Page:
Monday, January 18, 2010


Got Scene Problems? We've Got Quick Solutions!

If you're in the process of editing your NaNoWriMo manuscript, novel, or short story and find that a scene isn't working, it may have one of these problems listed below. See if you can pinpoint the problem and apply the quick-fix solution!

Scene drags at the beginning
Problem: Too much exposition
Solution: Get your characters interacting right away--at least by the second paragraph. Provide them with a conflict. The story of how they got there and why can wait.

Scene has too much dialogue
Problem: "Talking head" syndrome
Solution: Break up dialogue with actions, gestures, or character's thoughts. For example, instead of having a character say, "I'm so sorry," have them place a hand on the other character's shoulder. Instead of having a character say, "I'm so angry!" have them throw something. Remember, dialogue is a vehicle for moving the plot forward--for characterization, background information, description of other characters, and for creating suspense and building tension. If you allow dialogue to fill a whole scene, most likely, your characters will end up talking all over the place about anything and everything, and your action and narrative will suffer.

Reader can't visualize the scene
Problem: Not enough setting description
Solution: Add descriptive details to the setting to ground your reader. You don't want these characters in a blank room. Your reader needs to know where they are--just a few descriptive sentences. Choose descriptions that enhance the mood of the scene.

The scene is...(yawn) boring
Problem: The scene doesn't advance the plot
Solution: Cut it! If there are some parts of the scene you really love, you can combine those ideas with one of your existing scenes to make it more vibrant.

Tension has waned
Problem: Too many slow scenes in a row
Solution: If the scene is still good for character development, you may want to keep it, but you should consider rearranging your scenes.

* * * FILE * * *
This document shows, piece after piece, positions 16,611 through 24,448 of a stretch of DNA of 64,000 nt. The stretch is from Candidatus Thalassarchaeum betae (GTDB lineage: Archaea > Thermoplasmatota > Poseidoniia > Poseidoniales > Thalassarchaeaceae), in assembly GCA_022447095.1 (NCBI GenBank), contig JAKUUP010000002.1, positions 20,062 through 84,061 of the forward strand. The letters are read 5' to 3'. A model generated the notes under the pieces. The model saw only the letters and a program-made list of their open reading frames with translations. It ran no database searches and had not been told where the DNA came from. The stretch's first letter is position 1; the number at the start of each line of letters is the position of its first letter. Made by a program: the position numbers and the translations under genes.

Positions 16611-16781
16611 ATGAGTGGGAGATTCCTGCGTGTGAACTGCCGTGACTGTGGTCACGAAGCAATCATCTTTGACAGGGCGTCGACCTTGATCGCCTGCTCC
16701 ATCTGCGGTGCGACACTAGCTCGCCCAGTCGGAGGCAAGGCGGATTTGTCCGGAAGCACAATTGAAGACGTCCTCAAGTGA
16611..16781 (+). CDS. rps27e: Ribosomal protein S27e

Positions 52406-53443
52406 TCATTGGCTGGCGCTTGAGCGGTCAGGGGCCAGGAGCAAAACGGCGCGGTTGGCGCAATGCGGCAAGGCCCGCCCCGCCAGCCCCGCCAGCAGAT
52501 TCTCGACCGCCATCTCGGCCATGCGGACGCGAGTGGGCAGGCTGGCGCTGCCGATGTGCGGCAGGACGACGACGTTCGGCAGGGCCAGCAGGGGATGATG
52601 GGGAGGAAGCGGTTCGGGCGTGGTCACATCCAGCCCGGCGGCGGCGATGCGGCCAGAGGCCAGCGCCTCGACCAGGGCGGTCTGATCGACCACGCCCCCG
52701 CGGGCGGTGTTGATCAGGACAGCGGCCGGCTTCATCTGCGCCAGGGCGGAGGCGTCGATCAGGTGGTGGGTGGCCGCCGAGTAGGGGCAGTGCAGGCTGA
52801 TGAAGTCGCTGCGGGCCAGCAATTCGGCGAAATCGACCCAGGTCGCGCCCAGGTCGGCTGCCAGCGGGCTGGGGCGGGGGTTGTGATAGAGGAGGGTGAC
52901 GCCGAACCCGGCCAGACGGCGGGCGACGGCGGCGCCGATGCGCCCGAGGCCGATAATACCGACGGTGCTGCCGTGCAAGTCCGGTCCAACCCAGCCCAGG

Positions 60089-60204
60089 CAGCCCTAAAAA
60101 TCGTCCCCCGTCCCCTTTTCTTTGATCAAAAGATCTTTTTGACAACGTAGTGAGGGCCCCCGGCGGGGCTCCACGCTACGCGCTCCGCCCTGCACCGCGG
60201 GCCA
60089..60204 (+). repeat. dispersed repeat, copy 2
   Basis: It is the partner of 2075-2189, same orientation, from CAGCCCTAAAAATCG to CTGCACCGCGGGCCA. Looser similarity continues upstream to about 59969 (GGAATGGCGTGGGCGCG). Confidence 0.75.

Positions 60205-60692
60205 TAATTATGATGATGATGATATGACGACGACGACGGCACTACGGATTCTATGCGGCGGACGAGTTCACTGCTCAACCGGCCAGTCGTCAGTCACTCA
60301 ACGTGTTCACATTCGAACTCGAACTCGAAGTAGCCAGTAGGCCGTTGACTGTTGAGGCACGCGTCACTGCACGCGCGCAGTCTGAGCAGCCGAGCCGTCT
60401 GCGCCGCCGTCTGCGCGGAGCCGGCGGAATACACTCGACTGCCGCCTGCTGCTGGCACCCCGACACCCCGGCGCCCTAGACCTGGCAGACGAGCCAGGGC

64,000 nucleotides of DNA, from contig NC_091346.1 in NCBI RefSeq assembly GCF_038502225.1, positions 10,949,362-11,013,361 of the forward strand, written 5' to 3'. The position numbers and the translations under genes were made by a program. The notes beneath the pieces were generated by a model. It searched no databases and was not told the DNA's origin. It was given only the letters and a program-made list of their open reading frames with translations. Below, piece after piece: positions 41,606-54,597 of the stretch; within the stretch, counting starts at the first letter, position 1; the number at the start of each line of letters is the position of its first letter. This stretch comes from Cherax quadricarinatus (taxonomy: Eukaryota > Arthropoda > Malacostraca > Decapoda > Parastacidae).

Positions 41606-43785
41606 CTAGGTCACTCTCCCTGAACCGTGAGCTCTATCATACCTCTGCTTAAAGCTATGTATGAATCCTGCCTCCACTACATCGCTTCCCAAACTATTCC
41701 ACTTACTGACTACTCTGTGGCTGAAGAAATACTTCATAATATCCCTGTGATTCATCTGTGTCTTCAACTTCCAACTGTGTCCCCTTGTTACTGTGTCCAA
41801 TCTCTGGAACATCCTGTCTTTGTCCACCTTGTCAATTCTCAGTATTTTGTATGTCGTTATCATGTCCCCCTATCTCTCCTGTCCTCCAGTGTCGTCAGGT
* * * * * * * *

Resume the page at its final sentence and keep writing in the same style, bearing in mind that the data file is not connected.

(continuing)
Scene starts off strong but fizzles out at the end
Problem: Misplaced climax
Solution: Rewrite the scene and put the emotional high point at the end.

Good luck!

Labels: , , ,

Sunday, May 18, 2008


What He Said/She Said About Attributive Clauses

By Annette Fix

I'll be the first to admit that when I was a newbie writer, I was guilty of using (read: overusing) busy attributives, and I had a bad case of the wrylies. When I look back at some of my early prose, it's completely embarrassing.

You know your dialogue is infected with wrylies if your novel has attributives like these:

The handcuffs clicked around his meaty wrists. "I am not a criminal!" he shouted loudly.

Sara ran around the room waving the lotto ticket. "I won! I'm rich! I'm rich!" she shrieked excitedly.

"Mom, mom, mom, mom, mom," the toddler jabbered incessantly.

"I got fired on Friday, so I guess that means I'm not busy on Monday," she commented wryly.

Focus on the "wrylies" in the sentences above--the use of adverbs explains how the dialogue should be interpreted or how it was uttered.

And there are attributives that use a variety of verbs to convey the speaker's emotion or physical action:

"Your place or mine?" he chuckled.
"You wish," she snorted.
"No one will find out," he smiled.
"I'll tell your wife," she warned.
"You're cute when you're angry," he winked.

Busy attributes try to pack too much into a sentence:

"He broke up with me. And now I'm falling apart," sniffed the attractive blonde as she wiped tears from her clear blue eyes, knowing she would never find another man like the rich doctor she married two years after leaving the leper colony where she grew up.

Take all the dialogue samples above as examples of how NOT to write your character's attributives. "Keep it simple," she said.

Using the "simple said" is the best way to make your attributives invisible to your readers. It won't distract them from the flow of your story. And if you craft your narrative and dialogue well, you won't need to be showy in your attributives.

Trust your readers to pick up on the nuances and tone in the interaction and dialogue between your characters. Don't hit them over the head with overwritten attributives.

Labels: , , ,